November 29, 2010

My storytelling/actress friend, Emily

Greetings to all, and I hope your Thanksgiving holidays were peaceful and filled with joy. I’m readying some BIG NEWS for DFT and will announce the news tonight or tomorrow, so stay in touch during this week of exciting announcements.

Meanwhile, I’m contemplating the vital role of storytelling in the roots of DFT. Yesterday I began my teaching residency with the EK Powe STARS after school program and was given a powerful reminder of the potency of this seemingly simple art form. Traditionally, storytelling was understood in cultures as a tool for reflecting and shaping our reality. We used stories to describe relationships, challenges and possibilities. Stories helped establish character traits valued in community and communicated philosophies and ideals that shaped those traits. Stories fired our imaginations and developed our thinking abilities.  What does it mean then when, on the way into class yesterday afternoon, a six-year-old girl informs me with near panic, “I can’t tell stories!”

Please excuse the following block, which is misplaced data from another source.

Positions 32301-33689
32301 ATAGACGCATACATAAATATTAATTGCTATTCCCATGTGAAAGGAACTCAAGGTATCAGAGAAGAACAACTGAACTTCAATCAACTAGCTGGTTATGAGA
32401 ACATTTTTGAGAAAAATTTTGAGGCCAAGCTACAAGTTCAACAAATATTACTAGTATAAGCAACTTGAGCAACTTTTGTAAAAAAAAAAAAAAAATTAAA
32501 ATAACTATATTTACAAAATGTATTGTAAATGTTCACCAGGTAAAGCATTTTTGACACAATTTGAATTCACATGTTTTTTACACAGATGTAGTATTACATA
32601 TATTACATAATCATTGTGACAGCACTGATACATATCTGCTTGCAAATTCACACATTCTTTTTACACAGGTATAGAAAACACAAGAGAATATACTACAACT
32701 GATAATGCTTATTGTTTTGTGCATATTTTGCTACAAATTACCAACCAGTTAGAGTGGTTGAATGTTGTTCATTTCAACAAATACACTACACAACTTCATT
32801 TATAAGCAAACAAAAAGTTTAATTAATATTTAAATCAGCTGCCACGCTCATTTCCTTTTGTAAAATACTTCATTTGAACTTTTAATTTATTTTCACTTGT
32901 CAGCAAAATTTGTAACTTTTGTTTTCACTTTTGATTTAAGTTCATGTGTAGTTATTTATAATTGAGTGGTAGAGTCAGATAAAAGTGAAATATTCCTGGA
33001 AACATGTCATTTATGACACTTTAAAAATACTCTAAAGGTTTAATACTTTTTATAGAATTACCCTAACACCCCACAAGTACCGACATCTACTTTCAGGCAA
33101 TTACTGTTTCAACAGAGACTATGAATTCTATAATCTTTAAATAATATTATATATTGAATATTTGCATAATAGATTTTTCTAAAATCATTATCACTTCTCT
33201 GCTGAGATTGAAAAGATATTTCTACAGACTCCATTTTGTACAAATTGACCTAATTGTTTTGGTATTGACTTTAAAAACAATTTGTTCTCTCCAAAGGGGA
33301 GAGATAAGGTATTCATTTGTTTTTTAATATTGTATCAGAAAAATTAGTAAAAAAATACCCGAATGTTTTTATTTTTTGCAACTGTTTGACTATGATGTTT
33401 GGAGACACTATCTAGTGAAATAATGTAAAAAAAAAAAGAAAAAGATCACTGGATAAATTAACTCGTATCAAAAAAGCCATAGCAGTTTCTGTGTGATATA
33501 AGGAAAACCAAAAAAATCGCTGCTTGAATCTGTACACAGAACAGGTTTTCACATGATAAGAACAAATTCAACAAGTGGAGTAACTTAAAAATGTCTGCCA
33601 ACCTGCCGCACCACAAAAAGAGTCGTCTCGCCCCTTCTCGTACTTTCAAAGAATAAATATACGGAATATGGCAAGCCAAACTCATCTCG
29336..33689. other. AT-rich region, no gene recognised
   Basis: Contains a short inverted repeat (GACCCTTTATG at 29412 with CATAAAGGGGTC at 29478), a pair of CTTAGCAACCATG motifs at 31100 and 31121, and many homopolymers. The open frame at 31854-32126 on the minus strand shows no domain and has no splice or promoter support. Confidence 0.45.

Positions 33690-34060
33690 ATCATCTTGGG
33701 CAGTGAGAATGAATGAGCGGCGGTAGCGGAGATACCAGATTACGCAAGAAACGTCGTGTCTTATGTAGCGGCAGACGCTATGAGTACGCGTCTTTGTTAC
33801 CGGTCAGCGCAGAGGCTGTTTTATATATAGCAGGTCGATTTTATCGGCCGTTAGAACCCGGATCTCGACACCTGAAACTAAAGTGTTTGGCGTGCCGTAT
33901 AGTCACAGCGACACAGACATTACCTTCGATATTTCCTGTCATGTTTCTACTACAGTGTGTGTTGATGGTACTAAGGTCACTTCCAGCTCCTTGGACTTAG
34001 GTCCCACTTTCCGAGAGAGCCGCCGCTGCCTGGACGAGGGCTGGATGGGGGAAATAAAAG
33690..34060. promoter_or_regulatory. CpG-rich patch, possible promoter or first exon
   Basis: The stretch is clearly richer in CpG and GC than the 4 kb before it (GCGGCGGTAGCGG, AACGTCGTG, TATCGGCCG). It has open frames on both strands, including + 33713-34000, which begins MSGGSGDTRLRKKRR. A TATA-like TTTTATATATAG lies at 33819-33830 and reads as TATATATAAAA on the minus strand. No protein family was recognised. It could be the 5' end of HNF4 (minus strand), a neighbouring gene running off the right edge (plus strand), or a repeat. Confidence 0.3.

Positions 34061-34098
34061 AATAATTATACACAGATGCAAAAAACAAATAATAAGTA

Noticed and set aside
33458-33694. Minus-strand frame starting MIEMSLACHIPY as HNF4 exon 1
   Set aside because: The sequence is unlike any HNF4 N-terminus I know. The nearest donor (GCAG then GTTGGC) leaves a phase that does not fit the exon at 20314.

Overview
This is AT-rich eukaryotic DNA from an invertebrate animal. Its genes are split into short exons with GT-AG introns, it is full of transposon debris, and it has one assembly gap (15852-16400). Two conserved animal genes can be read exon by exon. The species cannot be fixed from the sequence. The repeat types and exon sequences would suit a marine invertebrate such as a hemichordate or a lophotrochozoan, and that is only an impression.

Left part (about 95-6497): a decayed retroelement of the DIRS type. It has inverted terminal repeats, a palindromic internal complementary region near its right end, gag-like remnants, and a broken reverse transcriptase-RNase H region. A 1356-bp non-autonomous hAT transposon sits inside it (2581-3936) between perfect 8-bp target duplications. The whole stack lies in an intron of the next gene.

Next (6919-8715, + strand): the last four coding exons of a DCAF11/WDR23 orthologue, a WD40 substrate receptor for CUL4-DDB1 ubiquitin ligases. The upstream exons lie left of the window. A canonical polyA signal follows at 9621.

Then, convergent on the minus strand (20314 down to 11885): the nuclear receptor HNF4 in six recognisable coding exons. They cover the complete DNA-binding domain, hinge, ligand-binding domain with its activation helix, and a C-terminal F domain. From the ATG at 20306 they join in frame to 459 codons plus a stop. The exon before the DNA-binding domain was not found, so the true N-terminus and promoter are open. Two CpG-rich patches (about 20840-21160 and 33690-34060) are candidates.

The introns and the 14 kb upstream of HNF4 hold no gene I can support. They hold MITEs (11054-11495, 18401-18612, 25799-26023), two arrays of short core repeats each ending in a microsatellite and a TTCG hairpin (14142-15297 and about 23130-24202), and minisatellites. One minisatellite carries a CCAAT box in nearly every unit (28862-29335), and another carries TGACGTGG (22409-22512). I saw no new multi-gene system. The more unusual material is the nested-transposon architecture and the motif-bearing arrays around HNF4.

Those painful words have resonated in my heart and imagination today – they present me with a challenge I’m determined to meet and a central goal for the next 5-weeks of classes with my first group of students at EK Powe: to help that child discover that not only can she tell stories, but she has many stories alive in her heart and imagination waiting to be told. Do you think it can be done? Stay tuned …

Warmly, Jenny

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